The Holdovers – Alexander Payne – Paul Giamatti – Da’vine Joy Randolph – Movie Review by Efe Teksoy


Cinema Writer/Film Critic Efe TEKSOY; wrote the comedy and drama film “THE HOLDOVERS”,  for America’s Los Angeles-based Internet Newspaper @alaturkanews.



Premiering at the 50th Telluride Film Festival on August 31, 2023, The Holdovers is a compelling Christmas comedy-drama directed by Oscar-winner Alexander Payne. The film, which was nominated for the 77th BAFTA Film Awards in 7 categories, was listed among the top 10 films of 2023 by the National Board of Review and the American Film Institute. One of the standout films of the award season with its dramatic structure, impressive plot, and strong actor performances. The Holdovers was nominated in 3 categories for the 81st Golden Globe Awards. Da’Vine Joy Randolph wins the award for Best Performance by a Female Actor in a Supporting Role in any Motion Picture for her role in The Holdovers. Also, Paul Giamatti won the Golden Globe for Best Performance by a Male Actor in a Motion Picture – Musical or Comedy for his turn as Mr. Hunham. In the production of the Campus Film genre, a touching story set in the early 1970s is told. Paul Hunham, a grumpy history teacher at Barton Academy, is forced to chaperone a group of troubled students who have nowhere to go during Christmas break. But then, with most of the students leaving, he is left alone with his student named Angus. This student-teacher relationship between the two, who cannot warm up to each other at first, turns into an emotional bond resembling a father-son relationship over time, causing a close parental bond to form between them. Thus, we are greeted with a black comedy whose subtext is adorned with the contrasts of a generational conflict. In addition, as a travel story is an important plot point, it offers the audience a sometimes sad and sometimes joyful adventure.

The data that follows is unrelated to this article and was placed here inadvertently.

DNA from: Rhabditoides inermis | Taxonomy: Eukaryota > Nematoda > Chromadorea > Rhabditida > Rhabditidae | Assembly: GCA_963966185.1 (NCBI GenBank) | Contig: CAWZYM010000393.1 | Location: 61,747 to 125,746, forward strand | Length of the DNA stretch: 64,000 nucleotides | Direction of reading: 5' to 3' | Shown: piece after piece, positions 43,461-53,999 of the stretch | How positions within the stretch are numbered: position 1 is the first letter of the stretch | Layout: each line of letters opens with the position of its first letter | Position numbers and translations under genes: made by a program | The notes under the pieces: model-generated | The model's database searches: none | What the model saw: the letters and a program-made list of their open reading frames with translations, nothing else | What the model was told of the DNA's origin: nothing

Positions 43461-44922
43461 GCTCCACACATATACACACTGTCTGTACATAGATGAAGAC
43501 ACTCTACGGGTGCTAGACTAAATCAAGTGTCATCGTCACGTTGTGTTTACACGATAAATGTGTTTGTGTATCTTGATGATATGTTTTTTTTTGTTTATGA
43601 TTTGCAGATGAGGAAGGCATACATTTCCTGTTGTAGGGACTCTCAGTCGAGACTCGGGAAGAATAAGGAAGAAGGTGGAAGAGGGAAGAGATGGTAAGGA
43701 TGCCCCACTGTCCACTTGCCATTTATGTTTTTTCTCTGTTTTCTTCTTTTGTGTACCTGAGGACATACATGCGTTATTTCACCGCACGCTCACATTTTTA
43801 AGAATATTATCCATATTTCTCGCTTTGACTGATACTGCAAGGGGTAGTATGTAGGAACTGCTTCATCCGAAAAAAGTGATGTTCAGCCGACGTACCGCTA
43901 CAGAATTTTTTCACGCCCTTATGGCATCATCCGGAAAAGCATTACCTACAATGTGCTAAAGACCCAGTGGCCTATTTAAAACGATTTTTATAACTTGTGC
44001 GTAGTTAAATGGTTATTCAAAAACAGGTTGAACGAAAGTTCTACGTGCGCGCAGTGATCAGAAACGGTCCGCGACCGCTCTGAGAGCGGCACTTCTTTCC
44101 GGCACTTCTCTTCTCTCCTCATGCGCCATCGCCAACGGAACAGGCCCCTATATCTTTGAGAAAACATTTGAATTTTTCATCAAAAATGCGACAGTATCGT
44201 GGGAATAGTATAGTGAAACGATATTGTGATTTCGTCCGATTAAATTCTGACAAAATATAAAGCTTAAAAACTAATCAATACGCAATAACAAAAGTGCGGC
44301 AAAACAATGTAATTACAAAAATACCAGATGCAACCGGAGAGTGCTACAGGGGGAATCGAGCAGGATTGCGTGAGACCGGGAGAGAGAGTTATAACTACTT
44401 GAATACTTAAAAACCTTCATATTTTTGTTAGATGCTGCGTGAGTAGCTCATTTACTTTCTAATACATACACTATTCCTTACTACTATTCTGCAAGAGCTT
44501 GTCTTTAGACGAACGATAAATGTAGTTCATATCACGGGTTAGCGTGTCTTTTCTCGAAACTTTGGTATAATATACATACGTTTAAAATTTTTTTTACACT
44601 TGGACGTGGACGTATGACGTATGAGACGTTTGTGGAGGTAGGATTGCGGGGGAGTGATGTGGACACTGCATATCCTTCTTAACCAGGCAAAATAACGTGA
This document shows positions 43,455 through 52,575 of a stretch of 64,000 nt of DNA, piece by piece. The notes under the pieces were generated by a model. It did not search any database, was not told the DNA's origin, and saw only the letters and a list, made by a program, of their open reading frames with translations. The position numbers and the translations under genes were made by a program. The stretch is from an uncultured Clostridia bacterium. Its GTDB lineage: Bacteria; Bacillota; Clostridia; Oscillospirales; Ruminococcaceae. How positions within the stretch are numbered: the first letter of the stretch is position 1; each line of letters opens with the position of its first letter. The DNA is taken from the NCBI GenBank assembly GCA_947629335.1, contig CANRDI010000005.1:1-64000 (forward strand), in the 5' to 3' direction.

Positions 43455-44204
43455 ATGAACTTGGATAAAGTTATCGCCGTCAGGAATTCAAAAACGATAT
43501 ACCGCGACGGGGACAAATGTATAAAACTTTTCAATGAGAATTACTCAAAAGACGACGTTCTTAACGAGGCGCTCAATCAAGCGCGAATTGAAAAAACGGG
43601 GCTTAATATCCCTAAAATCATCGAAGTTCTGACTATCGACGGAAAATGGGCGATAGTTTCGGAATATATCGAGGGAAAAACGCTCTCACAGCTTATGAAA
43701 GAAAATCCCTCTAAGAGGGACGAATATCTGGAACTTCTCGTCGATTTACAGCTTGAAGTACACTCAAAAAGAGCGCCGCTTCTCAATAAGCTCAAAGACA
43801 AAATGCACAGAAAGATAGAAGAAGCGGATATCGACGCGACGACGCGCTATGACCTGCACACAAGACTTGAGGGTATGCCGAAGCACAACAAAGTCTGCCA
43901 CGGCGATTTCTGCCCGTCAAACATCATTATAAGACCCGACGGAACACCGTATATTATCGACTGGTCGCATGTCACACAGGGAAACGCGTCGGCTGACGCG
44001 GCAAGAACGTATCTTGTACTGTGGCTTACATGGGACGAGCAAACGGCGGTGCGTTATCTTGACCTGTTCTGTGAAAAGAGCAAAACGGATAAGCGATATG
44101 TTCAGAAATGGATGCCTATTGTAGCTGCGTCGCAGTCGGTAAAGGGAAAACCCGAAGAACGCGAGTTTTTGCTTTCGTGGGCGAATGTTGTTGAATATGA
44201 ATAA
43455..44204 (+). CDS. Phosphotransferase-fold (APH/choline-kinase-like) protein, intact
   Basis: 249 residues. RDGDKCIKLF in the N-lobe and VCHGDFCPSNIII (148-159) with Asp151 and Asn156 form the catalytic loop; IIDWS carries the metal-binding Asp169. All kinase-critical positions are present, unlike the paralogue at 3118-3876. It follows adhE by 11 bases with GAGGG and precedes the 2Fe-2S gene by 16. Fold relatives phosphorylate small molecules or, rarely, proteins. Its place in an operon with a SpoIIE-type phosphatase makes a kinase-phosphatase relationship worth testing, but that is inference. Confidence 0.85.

-On the day of shooting the scene Angus calls home, Dominic Sessa flubbed a take because he didn’t know how to dial, and had to be shown how. It hadn’t occurred to anyone that he had never used a rotary phone before.

-Even though the movie features a heavy film look reminiscent of the 1970s, it was entirely shot digitally on the ARRI Alexa Mini. All the hallmarks of celluloid film, like the film grain, halation, dirt, and gate weave, were added in post-production.

-Paul Hunham’s “lazy eye” was Paul Giamatti’s idea and started as a prank on co-star Dominic Sessa before being incorporated into the script.



Paul Hunham’s (Paul Giamatti) lazy or glassy eye constantly deliberately switches from his left eye to his right eye in different scenes throughout the film, allowing the audience to share Tully’s (Dominic Sessa) confusion as to which one

to look at. Related to this, director Alexander Payne came up with the idea of ​​constantly changing the lazy eyes and car doors on both sides of the set to show the character development of trying to see yourself in someone else’s situation. No sets or sound stages were used for the film, which was shot entirely in real locations.

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